RARE  RISINGSTARS 2014 The UK’s Top 10 Black Students
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No. 7

 

EILEEN ATIENO

MEng Aerospace Engineering
University of Bristol
Academics and Charity
Brandon Akem


Eileen’s story is so remarkable that it might easily form the plot of an emotional Bollywood epic.

She grew up in an abusive home in Kenya, having been left in the care of extended family by her mother who moved to the UK. The abuse included forcing her to miss primary school, alongside her sister, and work on the roadside. When her mother arrived out of the blue to fetch her, aged 11, she thought her torment was over. When they arrived at the airport in Nairobi, Eileen laid eye upon an aeroplane for the first time. It was at that very moment that she determined, one day, to work in aviation.

"Have some fire; be unstoppable; be a force of nature."

A month after arriving in the UK, Eileen’s mother disappeared, sadly never to be seen or heard from again, leaving her and her sister living – in cramped conditions – with a strange man in a strange country. Despite all these setbacks, seemingly unaware that her life was atypical, Eileen excelled at school. Despite missing much of her primary schooling, and in a school where only 40% of pupils achieved 5 GCSE passes, she gained four A*s, four As, two Bs and two Cs, before going on to achieve A*AA at A‑level.

Despite her undoubted academic potential, her dream of becoming an aeronautical engineer was in danger of being crushed when she was refused a student loan due to her visa status. It was only then that Eileen realised that her experience hadn’t been like that of her fellow students. Fortunately, the Refugee Council spotted her and put her onto their programme for people not in employment, education or training (NEET).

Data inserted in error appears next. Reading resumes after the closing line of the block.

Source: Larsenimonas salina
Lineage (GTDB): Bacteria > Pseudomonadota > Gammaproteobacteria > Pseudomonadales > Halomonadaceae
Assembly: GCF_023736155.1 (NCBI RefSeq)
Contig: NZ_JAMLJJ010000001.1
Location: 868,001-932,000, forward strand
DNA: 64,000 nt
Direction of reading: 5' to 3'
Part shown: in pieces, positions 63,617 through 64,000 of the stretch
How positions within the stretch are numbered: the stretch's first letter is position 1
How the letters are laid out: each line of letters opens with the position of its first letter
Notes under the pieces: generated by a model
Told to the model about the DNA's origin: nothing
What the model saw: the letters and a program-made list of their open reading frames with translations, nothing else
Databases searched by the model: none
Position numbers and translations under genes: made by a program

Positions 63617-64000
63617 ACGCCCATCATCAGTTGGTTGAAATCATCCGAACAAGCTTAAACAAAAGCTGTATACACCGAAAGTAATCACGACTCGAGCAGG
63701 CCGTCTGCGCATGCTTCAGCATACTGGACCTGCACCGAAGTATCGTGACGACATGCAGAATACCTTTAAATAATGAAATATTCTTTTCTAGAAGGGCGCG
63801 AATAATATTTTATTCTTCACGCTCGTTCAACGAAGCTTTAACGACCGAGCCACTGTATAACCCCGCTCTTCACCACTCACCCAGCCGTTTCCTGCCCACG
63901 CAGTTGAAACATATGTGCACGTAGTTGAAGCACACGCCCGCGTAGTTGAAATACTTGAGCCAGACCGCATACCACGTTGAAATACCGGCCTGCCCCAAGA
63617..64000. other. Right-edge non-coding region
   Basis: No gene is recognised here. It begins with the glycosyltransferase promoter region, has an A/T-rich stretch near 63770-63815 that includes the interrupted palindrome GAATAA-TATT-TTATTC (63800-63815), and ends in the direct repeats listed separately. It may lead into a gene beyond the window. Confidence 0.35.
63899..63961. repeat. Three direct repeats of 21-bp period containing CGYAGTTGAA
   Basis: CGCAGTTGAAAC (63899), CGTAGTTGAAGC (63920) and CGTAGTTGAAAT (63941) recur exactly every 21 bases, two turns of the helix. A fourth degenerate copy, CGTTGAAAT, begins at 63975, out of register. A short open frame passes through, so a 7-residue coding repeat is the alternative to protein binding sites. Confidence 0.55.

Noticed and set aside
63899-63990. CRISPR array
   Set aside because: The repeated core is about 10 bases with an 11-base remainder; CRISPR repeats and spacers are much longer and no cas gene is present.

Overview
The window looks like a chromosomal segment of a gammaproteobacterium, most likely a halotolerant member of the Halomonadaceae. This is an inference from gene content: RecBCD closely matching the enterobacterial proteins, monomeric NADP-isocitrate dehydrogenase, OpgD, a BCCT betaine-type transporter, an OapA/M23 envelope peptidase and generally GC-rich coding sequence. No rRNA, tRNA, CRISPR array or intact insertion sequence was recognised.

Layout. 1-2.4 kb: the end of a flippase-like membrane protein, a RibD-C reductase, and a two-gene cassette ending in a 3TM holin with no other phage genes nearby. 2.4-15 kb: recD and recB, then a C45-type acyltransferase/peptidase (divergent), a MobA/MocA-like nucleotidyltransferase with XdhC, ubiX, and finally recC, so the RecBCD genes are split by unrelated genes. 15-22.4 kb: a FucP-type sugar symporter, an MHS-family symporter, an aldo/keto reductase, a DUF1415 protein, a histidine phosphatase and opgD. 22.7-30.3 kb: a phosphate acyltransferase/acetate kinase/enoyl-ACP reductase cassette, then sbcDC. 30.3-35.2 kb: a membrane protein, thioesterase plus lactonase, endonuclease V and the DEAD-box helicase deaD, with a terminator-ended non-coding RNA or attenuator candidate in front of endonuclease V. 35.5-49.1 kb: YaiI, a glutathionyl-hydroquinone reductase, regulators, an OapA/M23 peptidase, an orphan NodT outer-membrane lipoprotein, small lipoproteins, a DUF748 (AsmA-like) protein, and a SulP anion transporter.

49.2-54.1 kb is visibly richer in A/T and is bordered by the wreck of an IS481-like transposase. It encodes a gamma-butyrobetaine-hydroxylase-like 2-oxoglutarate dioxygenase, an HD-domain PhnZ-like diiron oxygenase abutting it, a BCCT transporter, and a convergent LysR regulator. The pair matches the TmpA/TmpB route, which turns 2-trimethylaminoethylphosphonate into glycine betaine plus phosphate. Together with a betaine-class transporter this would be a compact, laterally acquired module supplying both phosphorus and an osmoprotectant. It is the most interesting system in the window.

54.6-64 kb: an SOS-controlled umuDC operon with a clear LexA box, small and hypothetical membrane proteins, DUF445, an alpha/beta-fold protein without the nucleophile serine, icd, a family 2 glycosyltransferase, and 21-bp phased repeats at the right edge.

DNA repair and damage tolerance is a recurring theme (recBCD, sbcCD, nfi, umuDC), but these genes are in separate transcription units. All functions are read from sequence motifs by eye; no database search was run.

"Sometimes the future changes quickly and completely, and we’re left with only the choice of what to do next. Dream big and never give up."

After volunteering with the Refugee Council for two years helping with their accounts, Eileen secured an internship with the Royal Aeronautical Society. Despite not having a degree, she impressed to the extent that they offered her a job, which – of course – her visa status precluded her from accepting. However, with her self‑confidence restored, she re‑applied to university. Against all the odds, she secured £10,000 of funding in only three months by writing to almost 100 charities and funds. She was also granted a fully funded scholarship from the Dean of the University of Bristol.

Despite all of her setbacks, and having had two years out of education, she continues to go from strength to strength academically – she is 7th in a class of 104 after her first year on this highly competitive course. Not one to rest on her laurels though, Eileen now acts as a mentor and ambassador trying to encourage other girls to take up STEM subjects at degree level. She is also about to start the first Formula 1 motorsport engineering society at her university. There is every chance that, one day, you will fly in a plane designed by this remarkable young woman, and her amazing story looks set to be one that has a fairy tale ending.

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